I next spent the better part of a year writing a web development tutorial book with Aurelius Prochazka called RailsSpace (a reference to MySpace, which tells you how out-of-date it now is). In December 2007, I moved to Silicon Valley with my friend (and former college roommate) Long Nguyen for the Winter 2008 Y Combinator program to work on Insoshi, a RailsSpace-inspired open-source social networking platform. Insoshi had some notable successes, including becoming one of the most popular forked repositories at GitHub, and nearly raised a significant sum of money in October ’08 before the market tanked. Unfortunately, we were ultimately unable to secure funding, so we shut down the business end of Insoshi in early 2009 (though the open-source project lived on for some time after).
After Y Combinator, instead of starting another all-or-nothing technology startup, I decided to make a medium-risk, medium-reward product business (à la Tim Ferriss’s 4-Hour Workweek). The result was the Ruby on Rails Tutorial, a book and screencast series to teach web development with the Ruby on Rails web framework. The Ruby on Rails Tutorial quickly became one of the leading introductions to web development, with endorsements from Rails creator David Heinemeier Hansson, author and entrepreneur Derek Sivers, and Wikipedia founder Jimmy Wales. In 2011, I won a Ruby Hero award for my contributions to the Ruby community.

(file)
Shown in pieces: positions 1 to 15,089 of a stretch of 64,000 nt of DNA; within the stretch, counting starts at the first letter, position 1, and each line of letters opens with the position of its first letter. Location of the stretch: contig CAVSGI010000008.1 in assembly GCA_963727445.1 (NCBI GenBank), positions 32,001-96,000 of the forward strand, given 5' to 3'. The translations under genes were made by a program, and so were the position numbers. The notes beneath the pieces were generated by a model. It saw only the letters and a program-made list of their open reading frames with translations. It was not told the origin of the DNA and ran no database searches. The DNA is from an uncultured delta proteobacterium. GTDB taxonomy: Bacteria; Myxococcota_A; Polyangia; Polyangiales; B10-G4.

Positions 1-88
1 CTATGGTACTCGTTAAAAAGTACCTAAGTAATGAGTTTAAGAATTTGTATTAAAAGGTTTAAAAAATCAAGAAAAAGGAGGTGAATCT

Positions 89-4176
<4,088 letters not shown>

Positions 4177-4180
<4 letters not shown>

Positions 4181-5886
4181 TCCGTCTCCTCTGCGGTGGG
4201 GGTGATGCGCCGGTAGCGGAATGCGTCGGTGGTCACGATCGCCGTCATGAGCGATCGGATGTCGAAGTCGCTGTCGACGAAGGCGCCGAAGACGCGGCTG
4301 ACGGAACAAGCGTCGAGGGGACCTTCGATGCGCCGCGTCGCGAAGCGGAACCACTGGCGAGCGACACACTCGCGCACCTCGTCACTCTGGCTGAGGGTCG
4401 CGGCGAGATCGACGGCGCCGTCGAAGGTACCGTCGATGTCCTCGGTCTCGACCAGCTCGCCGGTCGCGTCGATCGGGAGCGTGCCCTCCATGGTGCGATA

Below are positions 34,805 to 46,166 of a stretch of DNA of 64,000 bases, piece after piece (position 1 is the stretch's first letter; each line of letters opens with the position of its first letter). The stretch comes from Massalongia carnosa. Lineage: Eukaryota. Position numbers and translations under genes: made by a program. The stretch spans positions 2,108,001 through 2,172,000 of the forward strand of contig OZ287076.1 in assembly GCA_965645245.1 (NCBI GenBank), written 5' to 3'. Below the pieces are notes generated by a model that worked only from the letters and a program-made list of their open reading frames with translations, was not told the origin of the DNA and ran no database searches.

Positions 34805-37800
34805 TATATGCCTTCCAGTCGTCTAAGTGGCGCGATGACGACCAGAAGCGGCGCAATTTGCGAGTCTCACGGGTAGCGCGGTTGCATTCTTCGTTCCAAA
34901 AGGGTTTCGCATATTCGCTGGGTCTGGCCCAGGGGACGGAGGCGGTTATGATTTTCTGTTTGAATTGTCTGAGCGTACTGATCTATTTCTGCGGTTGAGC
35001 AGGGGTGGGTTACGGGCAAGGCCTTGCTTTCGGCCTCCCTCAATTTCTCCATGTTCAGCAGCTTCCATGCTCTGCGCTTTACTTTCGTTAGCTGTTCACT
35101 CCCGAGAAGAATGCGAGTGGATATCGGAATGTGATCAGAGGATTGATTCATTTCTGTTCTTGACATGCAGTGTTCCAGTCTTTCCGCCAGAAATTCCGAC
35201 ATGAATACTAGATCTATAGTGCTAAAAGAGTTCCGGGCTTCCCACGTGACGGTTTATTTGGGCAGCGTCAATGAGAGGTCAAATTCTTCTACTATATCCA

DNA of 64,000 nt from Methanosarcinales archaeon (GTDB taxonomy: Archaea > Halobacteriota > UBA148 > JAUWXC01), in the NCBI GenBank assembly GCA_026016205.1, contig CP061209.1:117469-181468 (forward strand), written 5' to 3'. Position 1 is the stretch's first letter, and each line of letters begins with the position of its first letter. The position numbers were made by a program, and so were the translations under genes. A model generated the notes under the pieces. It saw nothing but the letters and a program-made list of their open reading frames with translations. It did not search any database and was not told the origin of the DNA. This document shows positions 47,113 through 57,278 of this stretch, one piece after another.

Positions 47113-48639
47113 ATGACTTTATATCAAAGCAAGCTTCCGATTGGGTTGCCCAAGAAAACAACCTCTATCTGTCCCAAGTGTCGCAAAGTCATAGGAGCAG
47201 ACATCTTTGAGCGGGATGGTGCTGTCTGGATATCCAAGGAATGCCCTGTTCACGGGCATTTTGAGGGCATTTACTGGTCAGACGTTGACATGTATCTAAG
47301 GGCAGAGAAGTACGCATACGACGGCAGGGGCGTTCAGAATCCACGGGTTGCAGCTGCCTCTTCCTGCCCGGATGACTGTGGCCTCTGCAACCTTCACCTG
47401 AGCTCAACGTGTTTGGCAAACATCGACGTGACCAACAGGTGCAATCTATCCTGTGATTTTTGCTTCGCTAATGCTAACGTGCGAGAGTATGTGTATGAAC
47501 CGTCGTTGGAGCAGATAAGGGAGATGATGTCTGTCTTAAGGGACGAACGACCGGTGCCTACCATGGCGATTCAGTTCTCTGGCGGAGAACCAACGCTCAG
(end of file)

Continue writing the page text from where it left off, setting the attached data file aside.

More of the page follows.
I’m also the founder of Tau Day and author of The Tau Manifesto, which argues that the true circle constant is the ratio of a circle’s circumference to its radius, not to its diameter. Conceived principally as a social hack, Tau Day and the number \( \tau = C/r \) have become an international phenomenon, striking a chord (sometimes literally) with math geeks all over the world, with tau now being supported by the official Google calculator and computer languages as diverse as Microsoft .NET, Java, Rust, and Python. (For example, Python users can load tau from the standard math library using
from math import tau.)